“There is also an eminent Egyptologist called W Raymond Johnston from the University of Chicago. Confusion about him and the amateur from Australia has been used to fuel uncertainty about the legitimacy of the claimed reading of the inscription,” says NSW senior heritage specialist and archaeology doctorate student Mr. Denis Gojak.
Gosford’s Mr. Johnson said the glyphs told the tale of the intrepid member of the Egyptian royal family who died in the area while leading an expedition with his brother, Nefer-Djeseb.
The story flared again in 2012.
Dr. Hans-Dieter von Senff (a Doctor of Philosophy) declared he had found a new chamber above the Kariong Glyphs, suggesting the NSW site of Woy Woy had been an Egyptian settlement some 5000 years ago.
‘‘Australia was discovered in the Third Dynasty (Egypt’s Old Kingdom). The Egyptians landed at Cape York Peninsula and moved south,’’ Dr von Senff said in a press release at the time.
To support this claim, History Channel interviews ‘local ancient astronaut theorist’ Evan Strong while visiting the site.
“Wow … That’s incredible …”
Then the supposed tale the stones record is recited:
“At least one panel talks about two brothers, two princes, coming here from Egypt. They were shipwrecked. One of them ended up getting bitten by a snake. He then died. The theory is then he was interred here and that’s why you’ve got hieroglyphs here,” Mr. Strong says.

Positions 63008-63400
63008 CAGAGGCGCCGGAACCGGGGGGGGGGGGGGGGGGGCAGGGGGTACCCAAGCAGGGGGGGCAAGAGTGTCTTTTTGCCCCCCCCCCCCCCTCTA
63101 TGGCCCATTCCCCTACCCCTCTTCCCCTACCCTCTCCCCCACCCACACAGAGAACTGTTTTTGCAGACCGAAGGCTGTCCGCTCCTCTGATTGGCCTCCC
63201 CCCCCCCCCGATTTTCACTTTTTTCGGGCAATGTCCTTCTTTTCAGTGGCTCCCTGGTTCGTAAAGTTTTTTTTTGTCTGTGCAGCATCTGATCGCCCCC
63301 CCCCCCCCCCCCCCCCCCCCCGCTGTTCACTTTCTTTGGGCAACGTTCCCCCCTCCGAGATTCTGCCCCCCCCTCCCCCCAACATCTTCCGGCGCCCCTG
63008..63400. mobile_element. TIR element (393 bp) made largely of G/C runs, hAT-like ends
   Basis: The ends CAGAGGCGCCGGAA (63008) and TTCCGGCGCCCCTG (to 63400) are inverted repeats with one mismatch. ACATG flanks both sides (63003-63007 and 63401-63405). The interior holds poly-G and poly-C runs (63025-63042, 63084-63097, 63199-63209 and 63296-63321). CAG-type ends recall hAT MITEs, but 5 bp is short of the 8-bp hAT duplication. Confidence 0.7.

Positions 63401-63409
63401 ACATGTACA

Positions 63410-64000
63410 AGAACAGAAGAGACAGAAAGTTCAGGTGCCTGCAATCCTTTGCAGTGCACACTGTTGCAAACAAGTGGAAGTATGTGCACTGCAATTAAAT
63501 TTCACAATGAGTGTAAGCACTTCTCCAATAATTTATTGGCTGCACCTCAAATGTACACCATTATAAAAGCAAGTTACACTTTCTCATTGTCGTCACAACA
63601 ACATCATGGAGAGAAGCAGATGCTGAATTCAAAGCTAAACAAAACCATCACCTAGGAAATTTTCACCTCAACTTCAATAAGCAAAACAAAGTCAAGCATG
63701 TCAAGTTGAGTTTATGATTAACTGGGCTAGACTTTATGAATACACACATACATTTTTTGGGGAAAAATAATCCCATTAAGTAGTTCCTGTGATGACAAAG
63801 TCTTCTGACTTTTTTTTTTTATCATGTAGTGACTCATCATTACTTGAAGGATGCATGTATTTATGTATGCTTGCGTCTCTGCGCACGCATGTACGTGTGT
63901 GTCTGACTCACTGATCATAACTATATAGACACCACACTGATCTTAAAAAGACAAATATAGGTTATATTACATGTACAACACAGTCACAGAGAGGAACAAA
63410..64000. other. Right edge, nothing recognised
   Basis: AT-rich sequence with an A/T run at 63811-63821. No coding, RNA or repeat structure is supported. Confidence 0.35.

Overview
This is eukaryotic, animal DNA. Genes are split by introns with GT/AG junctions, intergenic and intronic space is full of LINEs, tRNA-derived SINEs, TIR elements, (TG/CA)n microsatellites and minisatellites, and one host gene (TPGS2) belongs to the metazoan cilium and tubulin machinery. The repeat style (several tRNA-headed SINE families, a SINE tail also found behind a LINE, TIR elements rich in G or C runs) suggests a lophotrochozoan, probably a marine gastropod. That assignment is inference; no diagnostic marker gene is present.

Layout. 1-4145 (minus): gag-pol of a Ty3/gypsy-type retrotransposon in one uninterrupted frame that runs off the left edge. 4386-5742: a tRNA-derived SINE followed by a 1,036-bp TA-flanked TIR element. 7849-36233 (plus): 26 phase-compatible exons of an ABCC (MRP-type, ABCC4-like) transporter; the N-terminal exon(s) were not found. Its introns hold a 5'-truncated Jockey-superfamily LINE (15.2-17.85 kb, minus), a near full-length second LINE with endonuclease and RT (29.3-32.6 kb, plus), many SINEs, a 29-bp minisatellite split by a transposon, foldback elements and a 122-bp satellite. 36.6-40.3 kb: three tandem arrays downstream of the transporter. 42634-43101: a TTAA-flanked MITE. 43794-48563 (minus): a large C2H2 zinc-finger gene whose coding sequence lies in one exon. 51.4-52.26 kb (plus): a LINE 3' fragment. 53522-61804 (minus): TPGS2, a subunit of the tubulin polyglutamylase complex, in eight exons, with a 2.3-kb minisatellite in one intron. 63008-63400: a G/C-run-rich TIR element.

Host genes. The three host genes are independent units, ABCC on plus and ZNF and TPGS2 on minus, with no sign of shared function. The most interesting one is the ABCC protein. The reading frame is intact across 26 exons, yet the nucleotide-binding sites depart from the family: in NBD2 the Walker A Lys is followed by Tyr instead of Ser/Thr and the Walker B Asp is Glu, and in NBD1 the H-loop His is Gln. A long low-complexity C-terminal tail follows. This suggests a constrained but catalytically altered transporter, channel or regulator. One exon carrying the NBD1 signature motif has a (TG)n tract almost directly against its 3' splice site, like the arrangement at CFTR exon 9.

“But, there’s these other walls with a mixture of symbols. This one over here is more of a philosophical, astrophysics style thing with symbols meaning all sorts of esoteric stuff …”
But, aliens?
“So this one here we call the UFO glyph, and people have called it that since they’ve been coming here because it kind of looks like a UFO …”
“It definitely has the classic UFO shape…,” the commentator observes.
“I think someone suggested jewelry, but it’s a completely different symbol that’s upside down and it really doesn’t quite fit in. It’s one of those symbols here that doesn’t fit into the canon.”
There’s a reason so many of the symbols don’t fit the ‘canon’ of any Egyptian-era text.
They’re not.
The Gosford History Group has repeatedly told different researchers over the years that the engravings were made by schoolchildren in the 1960s.
And the council worker who first reported them, Alan Dash, has described how he noticed large glyphs had been added between his visits in the early 1970s.
Blogger Steve Spillard has undertaken a deep-dive into the history and mythology of the Gosford ‘glyphs. His work can be found here.
A quick look at the hieroglyphs show them to be remarkably clean, sharp-edged and unweathered for their alleged 4500-years of age.
It’s doubly unusual given the comparatively high rate of erosion for local sandstone.
This was something highlighted by a late 1970s survey by the National Parks and Wildlife service. It found the engravings were so fresh the exposed rock was bright and white, even where the hieroglyphs had been cut through lichen growths.
Once qualified Egyptologists looked at them, they found the form of the engravings to be … amateurish. The simplistic symbols were randomly arranged — not in the neat structured rows found in actual Egyptian engravings. That, and the fact different forms on the rock face were used in a variety of eras thousands of years apart.
It was, they said, as though someone had been looking at Egyptology books, picking and choosing the characters that inspired them most.
Professor Boyo Ockinga from Macquarie University’s Ancient History Department in Sydney, told the ABC in 2017: “I’d be the first person who’d welcome some sort of link that because it would make my subject relevant to Australian history. It’d be wonderful … but I’m afraid it’s just not possible.